July 7, 2022

Earnouts: Del. Chancery Interprets Undefined “Commercial Best Efforts” Clause

In many cases in which the meaning of an “efforts clause” governing the buyer’s conduct with respect to the achievement of earnout payment milestones has been an issue, the Chancery Court has had contractual language defining the standard to work with. But agreements don’t always define what “best efforts”, “commercially reasonable efforts” or alternative terms mean. How should efforts clauses in those situations be assessed?

That’s one of the issues the Chancery Court recently addressed in Menn v. ConMed, (Del. Ch.; 6/22), which arose out of a dispute over a buyer’s compliance with the terms of an earnout. Among other things, the sellers alleged that the buyer failed to comply with a contractual obligation to use “commercial best efforts” to develop and commercialize a surgical tool.  The agreement didn’t define what “commercial best efforts” meant, so Chancellor McCormick looked to Delaware precedent. As this excerpt notes, in the absence of a definition, Delaware courts tend to view all formulations of efforts clauses as imposing similar obligations:

Deal practitioners who draft efforts clauses “have a general sense of [the] hierarchy” of such clauses. One commonly cited version of this hierarchy places “best efforts” as the highest standard with “reasonable best efforts,” “reasonable efforts,” “commercially reasonable efforts,” and “good faith efforts” following in descending order. “Commercially best efforts” provisions are not found on the standard hierarchy. Logically, such provisions would fall between “best efforts” and “commercially reasonable efforts.”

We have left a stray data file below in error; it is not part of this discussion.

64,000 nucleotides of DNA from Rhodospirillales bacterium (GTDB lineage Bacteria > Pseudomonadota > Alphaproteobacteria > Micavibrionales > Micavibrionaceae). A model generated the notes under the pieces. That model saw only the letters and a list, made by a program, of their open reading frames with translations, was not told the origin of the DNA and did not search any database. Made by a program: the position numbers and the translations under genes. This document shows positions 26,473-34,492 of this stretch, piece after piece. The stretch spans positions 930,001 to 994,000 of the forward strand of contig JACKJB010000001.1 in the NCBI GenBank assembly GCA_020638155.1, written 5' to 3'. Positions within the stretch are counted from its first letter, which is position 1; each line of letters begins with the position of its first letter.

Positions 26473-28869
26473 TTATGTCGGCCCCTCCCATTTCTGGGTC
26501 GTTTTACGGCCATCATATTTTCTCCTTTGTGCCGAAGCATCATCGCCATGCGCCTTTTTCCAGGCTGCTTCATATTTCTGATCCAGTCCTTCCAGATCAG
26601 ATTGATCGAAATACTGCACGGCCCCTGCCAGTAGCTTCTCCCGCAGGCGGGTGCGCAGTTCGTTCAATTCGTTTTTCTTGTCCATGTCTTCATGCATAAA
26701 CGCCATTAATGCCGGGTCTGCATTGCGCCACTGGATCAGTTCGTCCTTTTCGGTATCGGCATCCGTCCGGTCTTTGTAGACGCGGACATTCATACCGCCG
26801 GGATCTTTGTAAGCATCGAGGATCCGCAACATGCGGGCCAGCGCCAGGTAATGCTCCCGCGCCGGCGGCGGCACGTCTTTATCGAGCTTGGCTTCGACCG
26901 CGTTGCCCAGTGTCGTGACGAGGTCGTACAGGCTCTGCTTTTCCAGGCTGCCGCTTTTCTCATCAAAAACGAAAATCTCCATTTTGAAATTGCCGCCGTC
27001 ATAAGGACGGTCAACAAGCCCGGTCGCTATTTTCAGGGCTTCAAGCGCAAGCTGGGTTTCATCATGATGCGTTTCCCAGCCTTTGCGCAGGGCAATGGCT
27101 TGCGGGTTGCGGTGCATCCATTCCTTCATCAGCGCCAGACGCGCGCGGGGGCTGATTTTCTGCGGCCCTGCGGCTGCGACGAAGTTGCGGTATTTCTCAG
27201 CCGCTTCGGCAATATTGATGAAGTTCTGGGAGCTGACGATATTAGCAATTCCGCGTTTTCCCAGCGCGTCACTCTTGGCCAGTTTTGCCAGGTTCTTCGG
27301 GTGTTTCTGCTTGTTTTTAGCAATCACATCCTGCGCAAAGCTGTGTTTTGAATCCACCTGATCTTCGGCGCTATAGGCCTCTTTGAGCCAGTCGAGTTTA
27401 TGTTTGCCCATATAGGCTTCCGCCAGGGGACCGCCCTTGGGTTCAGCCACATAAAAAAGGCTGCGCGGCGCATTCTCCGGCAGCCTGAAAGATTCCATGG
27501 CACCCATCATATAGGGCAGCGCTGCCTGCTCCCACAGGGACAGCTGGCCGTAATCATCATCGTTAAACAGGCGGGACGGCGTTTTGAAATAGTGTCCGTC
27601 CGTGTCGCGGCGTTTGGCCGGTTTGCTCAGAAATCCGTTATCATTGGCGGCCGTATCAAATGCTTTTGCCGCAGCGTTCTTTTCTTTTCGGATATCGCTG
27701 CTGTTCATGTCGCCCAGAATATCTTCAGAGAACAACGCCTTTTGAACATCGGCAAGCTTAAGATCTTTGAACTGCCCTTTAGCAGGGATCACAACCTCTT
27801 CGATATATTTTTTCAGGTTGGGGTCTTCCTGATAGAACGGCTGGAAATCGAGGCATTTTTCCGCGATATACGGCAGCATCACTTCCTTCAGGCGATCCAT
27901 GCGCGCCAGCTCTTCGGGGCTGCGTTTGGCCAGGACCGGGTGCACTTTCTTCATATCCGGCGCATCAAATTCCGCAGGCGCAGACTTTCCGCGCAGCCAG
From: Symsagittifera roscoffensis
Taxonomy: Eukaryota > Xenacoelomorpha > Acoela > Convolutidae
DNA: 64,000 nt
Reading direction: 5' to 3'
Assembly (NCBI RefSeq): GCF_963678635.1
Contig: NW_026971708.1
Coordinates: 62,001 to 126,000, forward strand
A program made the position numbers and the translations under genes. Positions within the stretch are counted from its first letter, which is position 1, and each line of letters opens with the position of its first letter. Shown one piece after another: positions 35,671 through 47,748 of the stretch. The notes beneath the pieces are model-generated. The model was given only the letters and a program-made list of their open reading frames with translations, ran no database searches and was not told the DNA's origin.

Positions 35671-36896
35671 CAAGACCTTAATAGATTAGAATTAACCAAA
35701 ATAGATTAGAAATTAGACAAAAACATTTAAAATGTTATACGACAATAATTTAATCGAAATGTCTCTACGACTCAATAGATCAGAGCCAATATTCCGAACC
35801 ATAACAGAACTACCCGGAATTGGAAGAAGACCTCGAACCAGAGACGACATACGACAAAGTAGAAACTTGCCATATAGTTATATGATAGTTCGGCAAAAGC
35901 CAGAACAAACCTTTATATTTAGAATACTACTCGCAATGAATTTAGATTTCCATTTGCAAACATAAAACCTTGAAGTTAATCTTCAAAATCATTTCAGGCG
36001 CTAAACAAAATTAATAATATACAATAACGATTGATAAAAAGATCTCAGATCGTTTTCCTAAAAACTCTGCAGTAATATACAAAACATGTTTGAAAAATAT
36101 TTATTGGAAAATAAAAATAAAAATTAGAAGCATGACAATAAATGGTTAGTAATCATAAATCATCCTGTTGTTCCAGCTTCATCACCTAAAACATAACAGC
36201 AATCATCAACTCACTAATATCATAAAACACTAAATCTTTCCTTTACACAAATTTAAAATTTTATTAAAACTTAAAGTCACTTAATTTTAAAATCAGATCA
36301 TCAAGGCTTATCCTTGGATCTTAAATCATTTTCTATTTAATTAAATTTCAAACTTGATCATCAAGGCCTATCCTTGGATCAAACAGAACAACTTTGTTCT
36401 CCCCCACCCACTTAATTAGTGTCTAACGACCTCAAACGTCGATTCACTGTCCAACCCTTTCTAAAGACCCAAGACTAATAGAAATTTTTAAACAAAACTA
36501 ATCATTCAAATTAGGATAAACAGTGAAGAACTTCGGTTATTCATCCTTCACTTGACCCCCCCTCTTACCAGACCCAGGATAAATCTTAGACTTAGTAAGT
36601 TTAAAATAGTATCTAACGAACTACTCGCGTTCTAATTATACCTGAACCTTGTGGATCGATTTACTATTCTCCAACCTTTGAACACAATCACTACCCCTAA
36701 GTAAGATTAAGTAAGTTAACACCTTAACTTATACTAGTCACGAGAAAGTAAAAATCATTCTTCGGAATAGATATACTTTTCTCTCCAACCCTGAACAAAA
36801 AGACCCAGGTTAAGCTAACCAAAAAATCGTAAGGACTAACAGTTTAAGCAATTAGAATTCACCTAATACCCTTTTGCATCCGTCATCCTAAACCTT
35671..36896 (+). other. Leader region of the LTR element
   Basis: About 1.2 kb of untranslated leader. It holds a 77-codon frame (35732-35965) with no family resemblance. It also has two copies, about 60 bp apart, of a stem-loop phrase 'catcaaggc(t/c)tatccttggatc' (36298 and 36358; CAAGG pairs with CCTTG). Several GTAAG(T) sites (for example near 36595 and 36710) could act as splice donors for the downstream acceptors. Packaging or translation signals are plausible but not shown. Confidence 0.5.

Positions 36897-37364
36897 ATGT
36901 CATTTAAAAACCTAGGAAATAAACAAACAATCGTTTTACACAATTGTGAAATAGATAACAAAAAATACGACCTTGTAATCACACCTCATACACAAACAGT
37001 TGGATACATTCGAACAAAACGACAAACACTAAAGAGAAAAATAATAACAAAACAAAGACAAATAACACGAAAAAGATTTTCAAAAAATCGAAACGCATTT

Although deal practitioners have some sense of the hierarchy among efforts clauses, courts applying the standards have struggled to discern daylight between them. This court, for example, has interpreted “best efforts” obligations as on par with “commercially reasonable efforts.” Because this court has consistently interpreted “best efforts” obligations as on par with “commercially reasonable efforts,” it follows that there is even less daylight between “best efforts” and “commercially best efforts” provisions. Indeed, the parties make no distinction in briefing. This decision, therefore, interprets “commercially best efforts” as imparting the same meaning as “best efforts.”

The Chancellor went on to note that Delaware has generally interpreted “best efforts” to require “a party to do essentially everything in its power to fulfill its obligations. . . ” In assessing breach claims based on an efforts clause, the Chancery Court has looked to whether the buyer had reasonable grounds to take the action it did and sought to address problems with its counterparty.’”

She observed that in cases arising out of merger agreements, the Court found efforts clauses were breached “where a party failed to work with its counterpart to jointly solve problems, failed to keep the deal on track, or submitted false data to and refused to cooperate with regulators.”  In other settings, the Court found that a buyer breached an efforts clause “when utilizing a sales force that was too small to achieve the revenue target, expending energy and resources on stimulating an alternative to the deal, or making no effort to sell or market the product.”

Chancellor McCormick found that none of those scenarios applied to this case, and that the buyer established that its efforts to develop and market the device complied with its contractual obligations, even though it ultimately decided to abandon those efforts.

John Jenkins